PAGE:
At Last! A Tenable Theory about How Consciousness Creates the Mind and Brain

In this blog post, I’m going to indulge myself and totally geek out. I’m excited because I have found a plausible answer to a question I’ve had for years. You see, I have never believed the current neuroscience dogma that the brain is primary and creates everything else by its activity. Neuroscientists believe that neuronal activity in the brain creates mind and consciousness. Yet when I look at their data, so many of their experiments make so much more sense if you think about it the other way around: that consciousness creates mind and brain.

Neuroscientists have yet to figure out how the neuronal activity in your brain creates your mind and I believe they never will because it doesn’t happen that way. For many years I have believed that the thought happened first and somehow created the neuronal activity in the brain that was then able to translate that thought into action by the body. The brain is then just an information relay station, which, by the way, is how it is constructed: much like the old telephone switch boards. But I was really no better off than the neuroscientists because I couldn’t figure out how thoughts created that physical response in the brain. But then Amit Goswami PhD ( gave me the answer. At least a very plausible one.

It has to do with quantum weirdness. A little background. Quantum mechanics deals with the behavior of matter, energy and information at very small scales, such as the size of atoms and smaller. At these micro scales, the Universe is very different from what we’re used to at our macro scales. For example, matter and energy can act like both a particle and a wave. Particles are discrete little bundles like billiard balls. The can smack into things, like x-rays hitting the silver particles in a piece of film. While waves can diffract and constructively and destructively interfere with each other like the ripples on a pond when you drop two pebbles at the same time a few feet apart, or like when sound waves wobble as you’re tuning your instrument. It is hard for us to imagine how something can be a wave and a particle at the same time.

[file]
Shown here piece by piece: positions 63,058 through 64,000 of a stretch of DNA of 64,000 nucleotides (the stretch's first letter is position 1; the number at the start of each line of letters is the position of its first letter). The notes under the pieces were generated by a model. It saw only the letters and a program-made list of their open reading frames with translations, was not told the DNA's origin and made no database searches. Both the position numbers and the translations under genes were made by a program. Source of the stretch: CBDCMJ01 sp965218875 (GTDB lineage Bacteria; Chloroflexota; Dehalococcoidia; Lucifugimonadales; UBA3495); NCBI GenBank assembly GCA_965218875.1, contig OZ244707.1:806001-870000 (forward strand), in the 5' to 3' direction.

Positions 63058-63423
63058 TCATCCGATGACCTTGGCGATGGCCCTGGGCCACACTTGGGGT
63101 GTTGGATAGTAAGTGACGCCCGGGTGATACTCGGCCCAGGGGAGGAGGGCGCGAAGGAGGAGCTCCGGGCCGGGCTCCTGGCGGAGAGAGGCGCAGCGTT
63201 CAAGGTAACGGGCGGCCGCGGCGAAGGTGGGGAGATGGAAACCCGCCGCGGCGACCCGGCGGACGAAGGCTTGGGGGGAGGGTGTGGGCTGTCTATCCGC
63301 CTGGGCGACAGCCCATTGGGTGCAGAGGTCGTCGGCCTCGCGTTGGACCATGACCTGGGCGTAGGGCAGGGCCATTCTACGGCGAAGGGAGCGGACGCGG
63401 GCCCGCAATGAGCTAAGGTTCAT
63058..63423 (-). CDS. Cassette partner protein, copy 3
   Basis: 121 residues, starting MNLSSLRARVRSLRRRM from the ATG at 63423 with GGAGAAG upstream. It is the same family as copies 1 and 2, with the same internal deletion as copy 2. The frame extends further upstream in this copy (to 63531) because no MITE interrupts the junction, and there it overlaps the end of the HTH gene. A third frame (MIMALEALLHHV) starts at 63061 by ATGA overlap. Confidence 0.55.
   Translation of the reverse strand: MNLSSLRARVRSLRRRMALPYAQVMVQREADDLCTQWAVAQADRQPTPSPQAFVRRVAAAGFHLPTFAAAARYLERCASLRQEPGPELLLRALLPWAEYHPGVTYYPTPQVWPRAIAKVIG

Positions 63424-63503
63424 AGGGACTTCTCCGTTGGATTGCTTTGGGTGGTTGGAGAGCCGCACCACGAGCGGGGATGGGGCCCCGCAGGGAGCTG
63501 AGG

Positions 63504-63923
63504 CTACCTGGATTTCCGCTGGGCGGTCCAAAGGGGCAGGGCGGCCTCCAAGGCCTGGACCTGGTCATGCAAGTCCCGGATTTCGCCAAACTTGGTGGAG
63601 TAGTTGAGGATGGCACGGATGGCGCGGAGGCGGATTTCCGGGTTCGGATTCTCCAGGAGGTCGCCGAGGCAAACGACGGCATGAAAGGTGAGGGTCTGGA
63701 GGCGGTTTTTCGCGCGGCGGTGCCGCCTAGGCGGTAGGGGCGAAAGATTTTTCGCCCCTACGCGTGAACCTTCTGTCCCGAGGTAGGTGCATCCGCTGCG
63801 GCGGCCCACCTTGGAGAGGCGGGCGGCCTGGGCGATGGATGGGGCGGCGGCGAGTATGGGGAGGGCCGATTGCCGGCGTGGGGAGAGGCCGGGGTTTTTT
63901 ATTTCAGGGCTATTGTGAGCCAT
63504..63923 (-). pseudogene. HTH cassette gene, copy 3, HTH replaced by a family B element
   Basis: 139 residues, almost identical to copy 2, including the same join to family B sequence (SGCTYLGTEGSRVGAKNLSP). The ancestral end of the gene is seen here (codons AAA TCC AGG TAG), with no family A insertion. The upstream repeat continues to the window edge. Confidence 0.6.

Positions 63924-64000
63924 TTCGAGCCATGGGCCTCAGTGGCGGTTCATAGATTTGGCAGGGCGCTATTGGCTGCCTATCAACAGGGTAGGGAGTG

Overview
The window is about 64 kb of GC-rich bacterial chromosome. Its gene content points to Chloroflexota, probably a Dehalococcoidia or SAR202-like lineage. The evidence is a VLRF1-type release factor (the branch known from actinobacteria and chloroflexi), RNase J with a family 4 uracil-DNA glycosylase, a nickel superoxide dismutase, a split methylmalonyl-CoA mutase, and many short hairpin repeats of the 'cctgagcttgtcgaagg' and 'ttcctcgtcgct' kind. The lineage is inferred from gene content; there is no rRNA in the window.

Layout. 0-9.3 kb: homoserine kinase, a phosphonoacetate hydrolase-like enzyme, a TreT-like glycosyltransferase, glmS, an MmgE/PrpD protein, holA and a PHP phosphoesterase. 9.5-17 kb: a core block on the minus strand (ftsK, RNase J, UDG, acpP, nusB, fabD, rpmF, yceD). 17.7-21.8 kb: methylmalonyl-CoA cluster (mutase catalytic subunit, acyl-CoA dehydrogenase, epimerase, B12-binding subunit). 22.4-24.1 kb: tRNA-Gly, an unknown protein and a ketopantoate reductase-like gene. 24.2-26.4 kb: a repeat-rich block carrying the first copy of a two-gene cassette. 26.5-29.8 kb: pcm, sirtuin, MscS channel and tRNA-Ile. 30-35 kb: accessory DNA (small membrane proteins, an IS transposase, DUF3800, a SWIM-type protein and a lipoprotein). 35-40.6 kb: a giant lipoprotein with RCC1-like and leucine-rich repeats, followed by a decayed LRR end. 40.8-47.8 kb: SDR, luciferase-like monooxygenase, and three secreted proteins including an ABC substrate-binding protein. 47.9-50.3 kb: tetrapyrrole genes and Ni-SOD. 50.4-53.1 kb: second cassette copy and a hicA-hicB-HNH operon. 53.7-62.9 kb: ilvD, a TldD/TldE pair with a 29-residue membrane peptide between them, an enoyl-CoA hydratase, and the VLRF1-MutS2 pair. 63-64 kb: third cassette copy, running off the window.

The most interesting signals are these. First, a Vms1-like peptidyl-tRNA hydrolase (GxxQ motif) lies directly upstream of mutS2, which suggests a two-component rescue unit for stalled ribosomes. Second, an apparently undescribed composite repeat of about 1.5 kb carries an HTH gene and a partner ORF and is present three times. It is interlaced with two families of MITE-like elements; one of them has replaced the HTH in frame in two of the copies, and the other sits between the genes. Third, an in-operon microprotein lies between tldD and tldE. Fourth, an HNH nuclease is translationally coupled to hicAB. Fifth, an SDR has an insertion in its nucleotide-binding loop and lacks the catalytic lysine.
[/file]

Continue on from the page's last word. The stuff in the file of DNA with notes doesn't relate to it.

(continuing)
How physicists resolved this duality is by realizing that what quality the quantum world reveals of itself depends upon what the scientist is looking for. If you set your experiment up to look for particle-like properties, that is what you see. If you set your experiment up to look for wave-like properties, that is what you see. The observer, by exercising conscious choice, determines what the quantum world serves up. This, by the way, is the same way that Spinoza resolved the mind/body duality a couple of hundred years ago. Goswami maintains that quantum mechanics requires the existence of consciousness: the same consciousness that is the missing piece in medicine.

So once the photon is emitted and before it is detected, it exists as a probability function with many possible outcomes. The very act of measuring the photon collapses the probability function down into the one manifest reality that is measured. Once the function collapses, the other possibilities are lost for that particular event. Now what is curious is that even though quantum weirdnesses only show up at very small scales, since the 1930’s observers have noticed an uncanny correlation between the quantum world and the workings of the human psyche. Fritjof Capra talks about this (